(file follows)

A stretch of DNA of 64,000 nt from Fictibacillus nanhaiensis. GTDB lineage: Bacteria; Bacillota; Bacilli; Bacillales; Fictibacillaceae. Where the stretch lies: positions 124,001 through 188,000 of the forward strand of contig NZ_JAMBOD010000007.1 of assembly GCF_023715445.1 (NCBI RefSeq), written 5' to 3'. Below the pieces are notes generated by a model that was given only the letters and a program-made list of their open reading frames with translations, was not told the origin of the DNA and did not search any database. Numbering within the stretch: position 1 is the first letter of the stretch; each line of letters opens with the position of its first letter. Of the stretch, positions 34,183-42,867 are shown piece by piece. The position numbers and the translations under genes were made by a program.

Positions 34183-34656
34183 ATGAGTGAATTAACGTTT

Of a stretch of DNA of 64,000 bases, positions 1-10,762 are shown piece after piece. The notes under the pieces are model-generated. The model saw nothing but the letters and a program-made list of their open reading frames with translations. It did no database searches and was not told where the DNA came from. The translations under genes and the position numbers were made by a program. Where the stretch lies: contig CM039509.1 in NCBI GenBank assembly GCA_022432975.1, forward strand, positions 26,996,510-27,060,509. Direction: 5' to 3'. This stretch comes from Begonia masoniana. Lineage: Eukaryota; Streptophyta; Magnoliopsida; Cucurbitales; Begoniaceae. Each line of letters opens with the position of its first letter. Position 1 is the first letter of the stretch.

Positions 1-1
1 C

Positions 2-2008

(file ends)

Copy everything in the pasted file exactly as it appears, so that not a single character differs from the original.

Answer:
A stretch of DNA of 64,000 nt from Fictibacillus nanhaiensis. GTDB lineage: Bacteria; Bacillota; Bacilli; Bacillales; Fictibacillaceae. Where the stretch lies: positions 124,001 through 188,000 of the forward strand of contig NZ_JAMBOD010000007.1 of assembly GCF_023715445.1 (NCBI RefSeq), written 5' to 3'. Below the pieces are notes generated by a model that was given only the letters and a program-made list of their open reading frames with translations, was not told the origin of the DNA and did not search any database. Numbering within the stretch: position 1 is the first letter of the stretch; each line of letters opens with the position of its first letter. Of the stretch, positions 34,183-42,867 are shown piece by piece. The position numbers and the translations under genes were made by a program.

Positions 34183-34656
34183 ATGAGTGAATTAACGTTT

Of a stretch of DNA of 64,000 bases, positions 1-10,762 are shown piece after piece. The notes under the pieces are model-generated. The model saw nothing but the letters and a program-made list of their open reading frames with translations. It did no database searches and was not told where the DNA came from. The translations under genes and the position numbers were made by a program. Where the stretch lies: contig CM039509.1 in NCBI GenBank assembly GCA_022432975.1, forward strand, positions 26,996,510-27,060,509. Direction: 5' to 3'. This stretch comes from Begonia masoniana. Lineage: Eukaryota; Streptophyta; Magnoliopsida; Cucurbitales; Begoniaceae. Each line of letters opens with the position of its first letter. Position 1 is the first letter of the stretch.

Positions 1-1
1 C

Positions 2-2008